#12 Testing Charles’s Gas Law

charles's-gas-lawThis post contains affiliate links. I was compensated for my work in writing this post.

My kids tested Charles’s Gas Law with a fun experiment involving a glass soda bottle and a balloon. We are using Christian Kids Explore Chemistry by Bright Ideas Press. This is one of the experiments in the book.

What is Charles’s Gas Law?

I suppose we should define Charles’s Gas Law before we conduct our experiment. Charles’s Gas Law: If the temperature of a gas is increased, the volume of the gas will increase.

Knowing this law will help you predict what will happen when you place a glass bottle in the refrigerator, then set it in a bowl of boiling water with a balloon over it. The gas inside the bottle went from cold to hot, which means the air inside the bottle is expanding. This is the reason the balloon immediately stands up, because the expanding air needs to go somewhere.

balloon-experiment

Then you place the bottle into ice water, and see the balloon deflate again. You might need to place it in the refrigerator to see the full effect of the deflated balloon.

Steps for Charles’s Gas Law Experiment

  1. Place a glass bottle into the refrigerator for at least one hour so the air inside it is nice and cold.
  2. Place some hot (not boiling–it melted our first balloon!) water in a bowl, and place ice water in another bowl.
  3. Grab the bottle out of the refrigerator and put the balloon on the top of it.
  4. Place the bottle into the hot water and watch the balloon stick up suddenly.
  5. Now place it into the ice water. Wait for a while, and notice there is less air pressure in the balloon.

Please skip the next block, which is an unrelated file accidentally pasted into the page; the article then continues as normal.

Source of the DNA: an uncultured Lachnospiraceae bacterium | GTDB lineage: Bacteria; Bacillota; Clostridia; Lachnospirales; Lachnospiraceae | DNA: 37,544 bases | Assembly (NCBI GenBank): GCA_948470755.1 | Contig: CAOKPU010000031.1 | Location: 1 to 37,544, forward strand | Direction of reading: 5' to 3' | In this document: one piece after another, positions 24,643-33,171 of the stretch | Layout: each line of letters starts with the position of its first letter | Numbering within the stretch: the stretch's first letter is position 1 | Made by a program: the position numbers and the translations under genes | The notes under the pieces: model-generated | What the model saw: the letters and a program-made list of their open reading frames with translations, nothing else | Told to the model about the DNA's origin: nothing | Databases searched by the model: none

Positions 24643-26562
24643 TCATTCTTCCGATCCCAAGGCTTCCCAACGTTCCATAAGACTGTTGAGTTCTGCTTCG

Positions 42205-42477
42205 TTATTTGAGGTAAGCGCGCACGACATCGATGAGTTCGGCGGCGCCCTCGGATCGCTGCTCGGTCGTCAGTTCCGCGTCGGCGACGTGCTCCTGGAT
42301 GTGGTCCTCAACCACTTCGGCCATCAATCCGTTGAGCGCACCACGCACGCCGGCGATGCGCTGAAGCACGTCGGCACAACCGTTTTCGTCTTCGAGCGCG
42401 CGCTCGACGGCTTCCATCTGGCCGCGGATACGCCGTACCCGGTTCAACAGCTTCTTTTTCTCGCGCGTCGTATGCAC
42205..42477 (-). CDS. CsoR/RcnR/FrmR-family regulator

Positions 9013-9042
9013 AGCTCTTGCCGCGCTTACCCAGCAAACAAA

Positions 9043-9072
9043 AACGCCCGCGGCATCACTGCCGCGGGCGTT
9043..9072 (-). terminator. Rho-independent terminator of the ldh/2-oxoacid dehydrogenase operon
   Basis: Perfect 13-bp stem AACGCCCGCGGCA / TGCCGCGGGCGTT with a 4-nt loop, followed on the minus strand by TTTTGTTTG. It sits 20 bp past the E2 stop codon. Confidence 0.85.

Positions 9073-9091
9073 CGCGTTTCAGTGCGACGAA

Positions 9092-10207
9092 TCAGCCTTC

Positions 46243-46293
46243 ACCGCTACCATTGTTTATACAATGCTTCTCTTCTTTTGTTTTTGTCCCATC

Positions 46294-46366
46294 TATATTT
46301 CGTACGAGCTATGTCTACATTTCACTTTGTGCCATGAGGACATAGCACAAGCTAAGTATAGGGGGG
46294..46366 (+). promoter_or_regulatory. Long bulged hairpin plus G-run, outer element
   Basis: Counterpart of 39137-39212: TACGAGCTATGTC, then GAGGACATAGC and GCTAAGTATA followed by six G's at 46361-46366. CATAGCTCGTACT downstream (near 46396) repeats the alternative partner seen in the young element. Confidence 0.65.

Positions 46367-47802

6. Place the bottle back into the fridge, and an hour later, voila! A limp balloon will cause your kids to squeal and point. Indeed, Charles’s Gas Law is correct!

Video of the Experiment

Take a look at the experiment:

The bottle is too small to actually inflate the balloon for real, but I’ve done a similar experiment, throwing dry ice into the bottle and placing a balloon over the top. The air expands way more explosively, and the balloon actually inflates!

*Always make sure to wear gloves when touching dry ice.*

Related Posts with Thumbnails

Free Bible Crafts e-book!
Join our monthly newsletter for new articles, spiritual encouragment, exclusive printables & free e-courses.
We hate spam. Your email address will not be shared with anyone else.

Tags: , , , , ,

10 Responses to “#12 Testing Charles’s Gas Law”

  1. Jen says:

    I love your science project posts! Pinned. 🙂

  2. My oldest daughter watched this with me and immediately said, “WE HAVE TO DO THIS!”

    So there you go… your science video posts get 2 thumbs up from my 6-year-old.

    Thanks for sharing.
    xoxo

  3. Skye says:

    Oh yeah, this is a good one!

  4. Stephanie says:

    I love how they have lab coats!
    But I remember learning this in school and it’s still just as fun to watch as it was all those years ago.

  5. I love this!! Science is so much fun, it’s a shame that schools don’t do these great projects with kids. BUT it gives us a chance to do it instead 🙂 I will definitely be doing this with my little one. Thanks for the lesson 🙂

  6. Oh yes, we enjoy this one. Pinning.

  7. How neat! I’m always on the lookout for some cool science experiments to do with my little one. We’re going to have to give this one a try!

  8. Betsy says:

    This is so fun! We did a similar experiment this year with our Apologia Physical Science book. The kids were fascinated!!

Leave a Reply